Poland isn’t exactly a nexus of the headphone biz, perhaps because neighboring Germany plays such an outsized role in that industry. Yet Warsaw’s Audio Video Show 2017 did reveal a couple of Poland-based companies striving to make their mark in headphones or headphone amps, as well as a couple of big-name products we haven’t yet had a chance to report on. Here are the new headphones, earphones, and headphone amps we saw, with prices listed in euros (€), US dollars ($), or Polish zlotys (zł).
Sennheiser’s HD 660 S ($499.95) might be late 2017’s most anticipated new headphone model, as it’s an upgraded version of the HD 650, which for more than a decade has been something of an industry standard for audiophile-grade, open-back dynamic headphones. The new model has a lower impedance of 150 ohms, compared with 300 ohms for the original, which should make it easier to drive with portable devices.
B&W’s new PX ($399) includes Bluetooth and noise canceling. A sensor detects when the user removes one of the earpieces and pauses playback, then resumes playback when the earpiece is placed back on the ear. An included smartphone app lets the user select from three noise-canceling modes (Office, City, or Flight), and also adjusts the amount of sound (if any) that is allowed to leak through from the headphones’ external microphones.
Polish manufacturer Divaldi’s Amp 2 (zł4800) headphone amp offers a remarkably sophisticated industrial design, plus a surprising feature: RCA inputs that can be set for line, MM phono, or MC phono. What’s even more surprising is that the phono preamp section offers ten different resistive-loading and ten different capacitive-loading settings. The unit has a dual-mono circuit layout and a separate power supply, and is available in white, black, or gold.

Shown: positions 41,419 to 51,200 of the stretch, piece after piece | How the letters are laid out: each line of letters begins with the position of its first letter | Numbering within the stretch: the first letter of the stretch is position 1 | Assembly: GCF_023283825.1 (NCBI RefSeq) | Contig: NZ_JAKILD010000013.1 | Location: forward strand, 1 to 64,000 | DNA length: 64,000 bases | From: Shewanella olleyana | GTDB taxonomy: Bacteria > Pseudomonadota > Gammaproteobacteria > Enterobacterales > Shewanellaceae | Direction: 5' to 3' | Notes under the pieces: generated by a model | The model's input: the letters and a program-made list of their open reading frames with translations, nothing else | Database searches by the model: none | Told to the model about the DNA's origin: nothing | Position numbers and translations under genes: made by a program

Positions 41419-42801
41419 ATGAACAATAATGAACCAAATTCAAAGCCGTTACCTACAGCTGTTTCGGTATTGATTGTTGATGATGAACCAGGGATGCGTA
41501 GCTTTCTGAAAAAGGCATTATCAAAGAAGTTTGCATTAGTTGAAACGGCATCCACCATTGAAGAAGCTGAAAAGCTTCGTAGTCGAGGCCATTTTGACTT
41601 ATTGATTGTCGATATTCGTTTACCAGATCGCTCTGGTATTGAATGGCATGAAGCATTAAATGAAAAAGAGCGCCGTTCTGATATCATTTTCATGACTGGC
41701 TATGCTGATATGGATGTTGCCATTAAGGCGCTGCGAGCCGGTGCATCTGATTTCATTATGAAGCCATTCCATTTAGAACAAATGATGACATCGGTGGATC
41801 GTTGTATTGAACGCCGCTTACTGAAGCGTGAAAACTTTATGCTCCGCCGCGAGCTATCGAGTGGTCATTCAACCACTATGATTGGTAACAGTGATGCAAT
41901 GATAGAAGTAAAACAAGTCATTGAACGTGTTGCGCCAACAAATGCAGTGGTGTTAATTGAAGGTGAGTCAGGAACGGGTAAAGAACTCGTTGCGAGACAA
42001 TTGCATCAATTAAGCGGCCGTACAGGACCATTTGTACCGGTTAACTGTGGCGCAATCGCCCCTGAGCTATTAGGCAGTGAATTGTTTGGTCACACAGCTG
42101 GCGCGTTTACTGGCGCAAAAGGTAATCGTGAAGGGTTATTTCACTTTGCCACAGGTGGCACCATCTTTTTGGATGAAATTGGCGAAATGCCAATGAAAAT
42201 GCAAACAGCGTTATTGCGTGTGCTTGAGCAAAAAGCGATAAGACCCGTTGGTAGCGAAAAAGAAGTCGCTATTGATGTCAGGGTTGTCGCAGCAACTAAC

Warsaw-based Custom Art delivers something unusual in the headphone world: balanced-armature earphones with flat impedance, something I can remember encountering only in a long-discontinued TDK model. The advantage of flat impedance is that the sound of the earphones will be much less affected by the choice of headphone amp. The FIBAE 3 earphones (€525) shown here have three balanced armatures, and are voiced for a flat response similar to that of Stax electrostatic headphones. The FIBAE 2 earphones (€475) are said to deliver the same quality, but with two balanced armatures and a more bass-heavy sound signature. I loved the fit of both, and I particularly enjoyed the sound of the FIBAE 2s, which worked best with the large, single-flange tips I prefer.
We’d never previously encountered Poland’s Krüger&Matz brand, which sells a wide variety of consumer electronics products including computers, smartphones, car audio, and Bluetooth speakers. Its headphones, such as the retro-styled KM665 model (zł399), seem to be mostly based on existing designs available under other brands.
The Encore brand started about two years ago on Indiegogo, and is currently distributed mostly in Europe. The company’s RockMaster OE headphones ($59) feature big 50mm dynamic drivers, and they have the big earpieces necessary to accommodate such drivers. Fortunately, the big earpieces are amply padded and super-comfortable, and I thought the headphones sounded pretty good for the price.
Senior Contributor, SoundStage!